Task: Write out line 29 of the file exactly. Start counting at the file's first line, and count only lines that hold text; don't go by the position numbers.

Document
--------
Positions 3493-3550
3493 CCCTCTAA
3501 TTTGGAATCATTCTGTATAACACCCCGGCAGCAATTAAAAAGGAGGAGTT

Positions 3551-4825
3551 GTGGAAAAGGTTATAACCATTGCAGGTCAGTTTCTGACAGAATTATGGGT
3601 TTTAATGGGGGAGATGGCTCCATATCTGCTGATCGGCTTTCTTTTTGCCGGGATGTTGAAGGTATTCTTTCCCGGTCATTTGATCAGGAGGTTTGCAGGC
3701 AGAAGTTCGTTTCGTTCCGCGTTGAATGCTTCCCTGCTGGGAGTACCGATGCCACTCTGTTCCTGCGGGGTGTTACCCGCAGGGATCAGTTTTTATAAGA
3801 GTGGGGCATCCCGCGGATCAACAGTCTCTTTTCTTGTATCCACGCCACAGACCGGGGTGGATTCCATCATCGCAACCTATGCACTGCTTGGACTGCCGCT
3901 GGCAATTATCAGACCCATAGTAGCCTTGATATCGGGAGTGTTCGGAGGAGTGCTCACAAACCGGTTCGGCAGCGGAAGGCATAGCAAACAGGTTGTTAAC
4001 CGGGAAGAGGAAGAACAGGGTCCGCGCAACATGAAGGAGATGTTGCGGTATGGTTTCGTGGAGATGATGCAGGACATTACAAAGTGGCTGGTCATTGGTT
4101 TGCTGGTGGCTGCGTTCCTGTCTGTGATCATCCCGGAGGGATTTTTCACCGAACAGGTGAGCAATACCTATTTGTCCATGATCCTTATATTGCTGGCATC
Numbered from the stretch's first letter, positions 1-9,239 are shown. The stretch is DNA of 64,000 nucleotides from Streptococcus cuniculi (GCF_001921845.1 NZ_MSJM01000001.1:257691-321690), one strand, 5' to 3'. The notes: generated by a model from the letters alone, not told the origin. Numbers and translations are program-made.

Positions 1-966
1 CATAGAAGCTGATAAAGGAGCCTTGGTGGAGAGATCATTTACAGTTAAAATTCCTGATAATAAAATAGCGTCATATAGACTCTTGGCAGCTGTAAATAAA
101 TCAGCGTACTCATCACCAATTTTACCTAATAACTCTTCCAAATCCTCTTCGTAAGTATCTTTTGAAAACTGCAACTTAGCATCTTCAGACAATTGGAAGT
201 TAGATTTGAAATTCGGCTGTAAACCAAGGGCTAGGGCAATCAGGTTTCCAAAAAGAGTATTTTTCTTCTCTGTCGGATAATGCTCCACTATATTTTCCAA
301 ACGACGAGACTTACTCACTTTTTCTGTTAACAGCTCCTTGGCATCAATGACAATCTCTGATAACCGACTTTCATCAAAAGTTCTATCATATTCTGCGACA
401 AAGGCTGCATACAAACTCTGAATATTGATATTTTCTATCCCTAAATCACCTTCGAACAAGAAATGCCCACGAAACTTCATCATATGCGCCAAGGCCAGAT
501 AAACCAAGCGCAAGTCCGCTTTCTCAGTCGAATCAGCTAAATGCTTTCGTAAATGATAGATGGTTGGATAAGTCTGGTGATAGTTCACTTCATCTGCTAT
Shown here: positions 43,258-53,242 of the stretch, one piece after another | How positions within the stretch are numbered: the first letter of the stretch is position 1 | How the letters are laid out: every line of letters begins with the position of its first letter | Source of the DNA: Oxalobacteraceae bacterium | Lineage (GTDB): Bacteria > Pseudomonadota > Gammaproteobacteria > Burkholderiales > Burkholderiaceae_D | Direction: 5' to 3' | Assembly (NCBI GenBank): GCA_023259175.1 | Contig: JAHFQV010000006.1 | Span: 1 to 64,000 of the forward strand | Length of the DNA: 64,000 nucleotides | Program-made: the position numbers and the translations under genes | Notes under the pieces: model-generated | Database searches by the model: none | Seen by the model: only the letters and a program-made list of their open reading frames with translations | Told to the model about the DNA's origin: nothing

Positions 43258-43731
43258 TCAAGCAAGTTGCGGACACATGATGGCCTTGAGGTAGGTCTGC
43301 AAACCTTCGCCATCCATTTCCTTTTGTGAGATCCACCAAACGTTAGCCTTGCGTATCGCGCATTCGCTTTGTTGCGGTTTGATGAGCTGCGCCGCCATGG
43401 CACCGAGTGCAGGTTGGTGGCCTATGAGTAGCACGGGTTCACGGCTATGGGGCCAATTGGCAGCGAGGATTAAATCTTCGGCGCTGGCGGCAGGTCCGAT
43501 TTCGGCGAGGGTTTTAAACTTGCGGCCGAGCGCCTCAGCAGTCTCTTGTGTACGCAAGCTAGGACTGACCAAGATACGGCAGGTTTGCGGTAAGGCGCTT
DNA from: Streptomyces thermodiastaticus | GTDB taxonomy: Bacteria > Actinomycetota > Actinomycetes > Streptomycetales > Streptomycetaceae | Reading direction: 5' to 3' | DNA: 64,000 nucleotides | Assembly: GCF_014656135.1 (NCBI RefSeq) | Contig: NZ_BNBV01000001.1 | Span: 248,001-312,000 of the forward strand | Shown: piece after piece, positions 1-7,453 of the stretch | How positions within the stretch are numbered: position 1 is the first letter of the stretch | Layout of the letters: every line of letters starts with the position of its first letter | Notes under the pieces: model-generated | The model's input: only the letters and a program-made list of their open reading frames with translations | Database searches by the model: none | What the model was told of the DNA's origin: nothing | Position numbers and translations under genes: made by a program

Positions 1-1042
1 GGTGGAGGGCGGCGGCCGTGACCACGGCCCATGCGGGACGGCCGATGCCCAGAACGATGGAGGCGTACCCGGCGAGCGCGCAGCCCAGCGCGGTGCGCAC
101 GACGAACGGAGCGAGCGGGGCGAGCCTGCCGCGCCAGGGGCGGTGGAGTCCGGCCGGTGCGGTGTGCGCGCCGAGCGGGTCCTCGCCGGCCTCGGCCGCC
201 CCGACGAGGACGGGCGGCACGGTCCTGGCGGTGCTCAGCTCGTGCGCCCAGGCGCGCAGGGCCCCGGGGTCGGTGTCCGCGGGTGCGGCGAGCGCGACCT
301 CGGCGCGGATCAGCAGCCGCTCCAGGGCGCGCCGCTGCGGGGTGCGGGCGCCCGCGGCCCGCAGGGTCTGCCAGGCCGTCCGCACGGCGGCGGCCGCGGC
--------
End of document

101 GACGAACGGAGCGAGCGGGGCGAGCCTGCCGCGCCAGGGGCGGTGGAGTCCGGCCGGTGCGGTGTGCGCGCCGAGCGGGTCCTCGCCGGCCTCGGCCGCC